From Inspiration Point, you’re rewarded with incredible views of Jenny Lake and the eastern half of Grand Teton National Park.

To make this hike easier, you could only hike to Hidden Falls, avoiding most elevation gain.

Read More: 25 Best Things to Do in Grand Teton

3. Lake Solitude Trail

  • Distance: 16.6 miles
  • Elevation: 2,670 feet
  • Time: 8 to 12 hours
  • Difficulty: Strenuous
  • Trailhead: String Lake Trailhead
Lake Solitude in Grand Teton

If you’re looking for a challenging and rewarding hike in Grand Teton, don’t miss Lake Solitude! This trail is one of the best national park hikes.

There are several ways to access Lake Solitude. The best (and easiest) route takes you through Cascade Canyon. 

The official start is at the String Lake Trailhead, but you may instead opt for the Jenny Lake boat shuttle to cut off some distance. If you take the boat, you’ll start instead of the Jenny Lake West Shore Boat Dock and cut off around 3 miles roundtrip.

From the String Lake Trailhead, you’ll wrap around the shores of Jenny Lake until reaching the boat dock. Then, I recommend looping past Hidden Falls and Inspiration Point before heading into Cascade Canyon.

The detour adds about 0.4 miles roundtrip to your hike but is well worth it!

You’ll follow the trail nearly 4 miles through the picturesque Cascade Canyon, filled with beautiful colors, mountain views, and a babbling creek!

At the fork at the end of Cascade Canyon, you’ll head right towards Lake Solitude. After several more miles, including some decent elevation gain, you’ll reach the pristine alpine lake. The shores of Lake Solitude are serene, perfect for a relaxing picnic lunch.

The hike takes roughly 10 hours, so it’s crucial to start it early. I recommend starting by 7 AM to give yourself plenty of time before sunset.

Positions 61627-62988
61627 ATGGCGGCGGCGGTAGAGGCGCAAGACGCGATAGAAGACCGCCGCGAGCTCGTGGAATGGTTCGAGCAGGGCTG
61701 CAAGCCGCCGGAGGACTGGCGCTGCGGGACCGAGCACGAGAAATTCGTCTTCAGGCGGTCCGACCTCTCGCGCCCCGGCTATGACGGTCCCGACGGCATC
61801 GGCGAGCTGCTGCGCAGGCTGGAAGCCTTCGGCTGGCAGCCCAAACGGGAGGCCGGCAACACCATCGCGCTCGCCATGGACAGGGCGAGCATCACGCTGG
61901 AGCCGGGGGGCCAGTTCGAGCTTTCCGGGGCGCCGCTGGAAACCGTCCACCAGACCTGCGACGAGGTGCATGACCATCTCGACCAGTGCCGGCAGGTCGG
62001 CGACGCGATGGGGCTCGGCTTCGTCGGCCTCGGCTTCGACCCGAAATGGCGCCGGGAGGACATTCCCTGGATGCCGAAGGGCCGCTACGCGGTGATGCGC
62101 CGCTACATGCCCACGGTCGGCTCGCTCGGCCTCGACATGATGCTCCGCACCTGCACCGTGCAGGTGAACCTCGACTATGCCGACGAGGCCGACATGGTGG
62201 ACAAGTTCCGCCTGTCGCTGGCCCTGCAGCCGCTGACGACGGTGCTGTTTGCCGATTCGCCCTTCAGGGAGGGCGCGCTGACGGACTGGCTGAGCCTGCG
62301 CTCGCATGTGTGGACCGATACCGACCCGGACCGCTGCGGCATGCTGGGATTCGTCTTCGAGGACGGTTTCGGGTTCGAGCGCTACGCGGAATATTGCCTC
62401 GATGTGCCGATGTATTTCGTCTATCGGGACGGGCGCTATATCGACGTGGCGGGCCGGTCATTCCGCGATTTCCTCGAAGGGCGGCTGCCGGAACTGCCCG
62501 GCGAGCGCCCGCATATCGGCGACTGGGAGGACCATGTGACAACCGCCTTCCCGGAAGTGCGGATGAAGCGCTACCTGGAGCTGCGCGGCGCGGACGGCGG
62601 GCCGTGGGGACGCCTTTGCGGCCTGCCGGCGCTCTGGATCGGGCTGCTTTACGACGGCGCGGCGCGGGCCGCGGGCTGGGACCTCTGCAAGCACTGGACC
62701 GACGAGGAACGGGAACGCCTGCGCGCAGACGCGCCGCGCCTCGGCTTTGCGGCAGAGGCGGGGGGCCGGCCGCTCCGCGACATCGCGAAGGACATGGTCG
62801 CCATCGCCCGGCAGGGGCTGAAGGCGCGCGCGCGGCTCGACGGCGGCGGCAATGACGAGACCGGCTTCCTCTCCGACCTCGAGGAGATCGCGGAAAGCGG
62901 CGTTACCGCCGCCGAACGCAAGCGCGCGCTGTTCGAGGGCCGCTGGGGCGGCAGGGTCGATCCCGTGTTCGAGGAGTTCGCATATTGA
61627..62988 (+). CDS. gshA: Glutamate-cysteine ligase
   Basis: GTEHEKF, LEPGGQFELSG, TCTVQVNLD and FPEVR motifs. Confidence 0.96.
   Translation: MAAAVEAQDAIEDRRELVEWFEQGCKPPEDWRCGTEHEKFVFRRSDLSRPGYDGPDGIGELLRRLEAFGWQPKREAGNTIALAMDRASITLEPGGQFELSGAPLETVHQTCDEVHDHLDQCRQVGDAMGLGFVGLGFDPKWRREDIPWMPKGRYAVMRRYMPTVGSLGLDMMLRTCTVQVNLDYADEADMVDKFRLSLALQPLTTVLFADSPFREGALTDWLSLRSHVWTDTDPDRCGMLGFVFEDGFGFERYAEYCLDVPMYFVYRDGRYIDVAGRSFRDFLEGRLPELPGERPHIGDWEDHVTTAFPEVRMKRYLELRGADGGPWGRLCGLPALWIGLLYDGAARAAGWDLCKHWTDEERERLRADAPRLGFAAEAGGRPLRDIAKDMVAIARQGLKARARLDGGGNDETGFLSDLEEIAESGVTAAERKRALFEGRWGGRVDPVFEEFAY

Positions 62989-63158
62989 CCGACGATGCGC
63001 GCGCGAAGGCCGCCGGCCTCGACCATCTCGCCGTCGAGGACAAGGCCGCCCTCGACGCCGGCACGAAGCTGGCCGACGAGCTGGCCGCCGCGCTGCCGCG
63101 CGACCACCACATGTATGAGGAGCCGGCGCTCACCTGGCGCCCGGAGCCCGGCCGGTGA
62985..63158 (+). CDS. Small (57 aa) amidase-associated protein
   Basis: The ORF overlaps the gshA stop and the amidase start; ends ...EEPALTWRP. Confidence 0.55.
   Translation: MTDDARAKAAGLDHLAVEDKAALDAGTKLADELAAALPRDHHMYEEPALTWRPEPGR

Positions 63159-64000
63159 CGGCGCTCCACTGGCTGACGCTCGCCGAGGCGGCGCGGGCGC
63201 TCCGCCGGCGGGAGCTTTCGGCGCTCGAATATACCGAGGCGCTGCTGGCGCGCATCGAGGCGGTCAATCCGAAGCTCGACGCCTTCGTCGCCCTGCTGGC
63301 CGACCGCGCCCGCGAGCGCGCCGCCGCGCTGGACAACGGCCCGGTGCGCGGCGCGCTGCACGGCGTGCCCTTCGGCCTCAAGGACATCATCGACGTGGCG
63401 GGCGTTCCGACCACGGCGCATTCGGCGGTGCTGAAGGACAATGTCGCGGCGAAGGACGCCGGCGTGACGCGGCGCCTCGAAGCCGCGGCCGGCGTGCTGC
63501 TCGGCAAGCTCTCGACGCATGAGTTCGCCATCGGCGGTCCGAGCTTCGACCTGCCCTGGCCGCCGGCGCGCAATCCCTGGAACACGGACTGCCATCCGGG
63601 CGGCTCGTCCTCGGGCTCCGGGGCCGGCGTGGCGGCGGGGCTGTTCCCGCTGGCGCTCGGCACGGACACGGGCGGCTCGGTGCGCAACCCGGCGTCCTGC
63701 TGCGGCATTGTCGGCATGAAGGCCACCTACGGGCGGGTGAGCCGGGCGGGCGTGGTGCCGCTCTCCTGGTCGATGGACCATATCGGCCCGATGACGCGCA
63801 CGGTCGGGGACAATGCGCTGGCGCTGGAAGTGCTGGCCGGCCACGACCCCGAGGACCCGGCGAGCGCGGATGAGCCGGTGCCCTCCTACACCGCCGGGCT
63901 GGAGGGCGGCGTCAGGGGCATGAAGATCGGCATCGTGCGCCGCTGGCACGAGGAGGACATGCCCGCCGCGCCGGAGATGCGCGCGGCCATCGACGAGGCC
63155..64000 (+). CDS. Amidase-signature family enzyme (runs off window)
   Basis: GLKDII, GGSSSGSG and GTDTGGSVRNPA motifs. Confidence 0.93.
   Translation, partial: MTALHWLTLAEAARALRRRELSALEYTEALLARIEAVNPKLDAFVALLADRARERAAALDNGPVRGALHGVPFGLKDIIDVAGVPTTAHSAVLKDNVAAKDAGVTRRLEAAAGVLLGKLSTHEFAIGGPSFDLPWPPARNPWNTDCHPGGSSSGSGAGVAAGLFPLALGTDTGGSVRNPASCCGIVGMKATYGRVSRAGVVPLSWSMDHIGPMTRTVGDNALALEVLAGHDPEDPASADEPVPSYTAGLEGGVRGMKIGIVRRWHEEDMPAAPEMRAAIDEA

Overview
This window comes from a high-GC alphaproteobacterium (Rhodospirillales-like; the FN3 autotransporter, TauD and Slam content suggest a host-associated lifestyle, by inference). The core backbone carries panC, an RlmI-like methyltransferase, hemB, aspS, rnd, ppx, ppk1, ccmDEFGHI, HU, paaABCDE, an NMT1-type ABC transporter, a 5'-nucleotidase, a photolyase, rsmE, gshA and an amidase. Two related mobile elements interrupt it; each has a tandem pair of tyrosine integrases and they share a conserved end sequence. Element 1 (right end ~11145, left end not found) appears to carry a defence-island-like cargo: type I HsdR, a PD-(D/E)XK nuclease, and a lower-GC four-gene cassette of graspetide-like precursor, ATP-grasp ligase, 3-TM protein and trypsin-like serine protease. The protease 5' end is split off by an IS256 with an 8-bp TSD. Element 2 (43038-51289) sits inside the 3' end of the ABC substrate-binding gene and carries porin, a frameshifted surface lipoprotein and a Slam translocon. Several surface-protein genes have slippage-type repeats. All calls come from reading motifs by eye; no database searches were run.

There are several backcountry campgrounds as part of the Teton Crest Trail. With a backcountry permit, you could split this hike into two days.

4. Jenny Lake Loop

  • Distance: 7.9 miles
  • Elevation: 623 feet
  • Time: 3 to 5 hours
  • Difficulty: Moderate
  • Trailhead: Jenny Lake Visitor Center
Jenny Lake in Grand Teton

The Jenny Lake Loop highlights the ultra-scenic lake at the center of most Grand Teton itineraries. You’ll follow the trail as it takes you through open brush and dense woodland landscapes surrounding the expansive lake.

The loop starts at the Jenny Lake Visitor Center. While you can hike the trail in either direction, I recommend hiking clockwise, heading along the lake’s southern shore first.

You can add a 2-mile round trip detour on Hidden Falls and Inspiration Point for panoramic views near the West Shore Boat Dock. You’ll then continue around Jenny Lake, passing the junction to String Lake before reaching the Jenny Lake Overlook on the lake’s eastern shore. 

While lengthy, this trail is excellent for those looking for a day hike without much elevation gain. The trail is primarily flat, with some gradual elevation gain, and provides incredible views the entire way.

5. Taggart Lake Trail

  • Distance: 3.8 miles
  • Elevation: 419 feet
  • Time: 2 to 3 hours
  • Difficulty: Easy
  • Trailhead: Taggart Lake Trailhead
Tetons reflected in Taggart Lake in Grand Teton

Taggart Lake is a popular, easy hike in Grand Teton. If you’re looking for a shorter trail that is great for families and low-impact hikers, don’t miss this hike!

The hike starts at the Taggart Lake Trailhead, just off Teton Park Road. Then, you’ll gradually climb through a picturesque forest following Taggart Creek. The quiet babbling of the creek makes this part of the hike incredibly serene.

The aspens along the trail provide beautiful splashes of color in the fall.

After nearly 2 miles, the trail reaches Taggart Lake. With breathtaking views of the Tetons, Taggart Lake is the perfect spot for a picnic lunch along the beach.

You can choose to hike this trail as out-and-back or as a loop. Hiking in a counterclockwise loop allows for new, scenic views on the hike back to the trailhead.

6. Taggart and Bradley Lake Loop